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Dog illness: Mysterious respiratory illness in dogs reported in Nashville – Tennessean

A mysterious, new respiratory illness attacking dogs across the U.S. has arrived in Nashville.
“Locally, we have seen less than 10 cases,” said Krista Wells, medical director at the Veterinary Emergency Group in Franklin.
Hold your paws, though. Wells said Nashville-area dog owners should not panic.
“They should be concerned in the sense of awareness,” she added.
At this point, Wells said, Nashville dogs are at a “yellow” level of risk. If cases spread in the area and the risk moves to a “red” level, she recommends avoiding dog parks and other places where dogs congregate.
The disease first appeared in August in Oregon — several dogs were treated for an unknown respiratory illness. Antibiotics were ineffective. One dog died after developing pneumonia.
Since then, hundreds of cases have been reported in Oregon. As of Monday, the illness had been reported in more than a dozen states, according to the American Veterinary Medical Association.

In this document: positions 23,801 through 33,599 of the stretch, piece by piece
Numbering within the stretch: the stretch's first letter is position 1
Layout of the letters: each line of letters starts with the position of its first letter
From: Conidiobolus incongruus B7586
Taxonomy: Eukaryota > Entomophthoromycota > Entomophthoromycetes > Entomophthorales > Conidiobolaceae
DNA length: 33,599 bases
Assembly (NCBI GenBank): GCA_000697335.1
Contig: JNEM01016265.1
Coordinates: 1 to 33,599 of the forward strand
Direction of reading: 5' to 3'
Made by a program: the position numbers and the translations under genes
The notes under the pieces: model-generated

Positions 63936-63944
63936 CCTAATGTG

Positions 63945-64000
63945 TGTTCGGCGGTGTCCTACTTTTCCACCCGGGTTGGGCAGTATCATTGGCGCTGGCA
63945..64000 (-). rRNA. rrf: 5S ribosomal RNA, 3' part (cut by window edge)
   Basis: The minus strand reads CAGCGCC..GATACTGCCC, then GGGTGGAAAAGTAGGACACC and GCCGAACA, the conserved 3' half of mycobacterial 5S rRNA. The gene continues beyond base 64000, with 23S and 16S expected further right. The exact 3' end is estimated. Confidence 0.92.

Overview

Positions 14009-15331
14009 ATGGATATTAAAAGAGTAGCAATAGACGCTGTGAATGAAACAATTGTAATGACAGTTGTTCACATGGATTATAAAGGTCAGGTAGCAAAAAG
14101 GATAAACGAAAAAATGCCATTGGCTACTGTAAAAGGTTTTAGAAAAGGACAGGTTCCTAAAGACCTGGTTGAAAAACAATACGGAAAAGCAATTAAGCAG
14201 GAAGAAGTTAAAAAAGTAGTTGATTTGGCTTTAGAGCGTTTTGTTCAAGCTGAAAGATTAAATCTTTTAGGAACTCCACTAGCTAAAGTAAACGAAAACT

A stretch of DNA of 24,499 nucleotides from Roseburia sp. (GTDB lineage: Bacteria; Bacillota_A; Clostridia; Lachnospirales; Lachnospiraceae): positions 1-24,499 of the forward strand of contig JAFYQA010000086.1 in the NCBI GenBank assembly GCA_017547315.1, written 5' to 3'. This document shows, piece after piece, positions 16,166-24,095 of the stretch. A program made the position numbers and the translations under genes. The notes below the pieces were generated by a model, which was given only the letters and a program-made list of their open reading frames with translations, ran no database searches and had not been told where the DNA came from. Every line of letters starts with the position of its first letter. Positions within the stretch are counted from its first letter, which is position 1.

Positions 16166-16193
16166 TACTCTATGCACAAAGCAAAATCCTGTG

Researchers are working to identify the new canine respiratory illness. So far, the dogs Wells has seen in the Nashville area have recovered, even those that developed pneumonia.
“We have not even isolated what the ‘it’ is,” she said. “We are just trying to resolve the symptoms.
Dogs become infected with respiratory infections, just like people. Kennel cough, which pets often catch at dog parks or boarding facilities, is the most common. This new, yet-to-be-identified illness is more dangerous because it can lead to pneumonia and often does not respond to antibiotics.
If a dog begins to cough for more than a week and shows symptoms — sneezing, discharge from their eyes or nose, lethargy, weight loss or breathing difficulty — a visit to a vet is recommended.
The cause of the new illness appears to be a virus, according to early findings from researchers at Colorado State University College of Veterinary Medicine and Biomedical Science.
Dogs that have died from the new illness have had underlying health conditions.
The American Veterinary Medical Association recommends that dog owners make sure their pets have all current vaccines. A healthy dog will be better able to fight this new respiratory illness.
Humans are almost certainly not at risk, although to contain the outbreak people should wash their hands after touching their dog or another dog. Respiratory illnesses normally do not cross to other species, so cats and other pets should not be at risk.
The illness is most likely spread by contact between dogs.
If dogs must be boarded or spend time at a day care, Wells said to ask questions. Did the dog show any symptoms while it was at the facility? Have other dogs at the facility been coughing?
Todd A. Price is a regional reporter for the USA TODAY Network. He can be reached at taprice@gannett.com.


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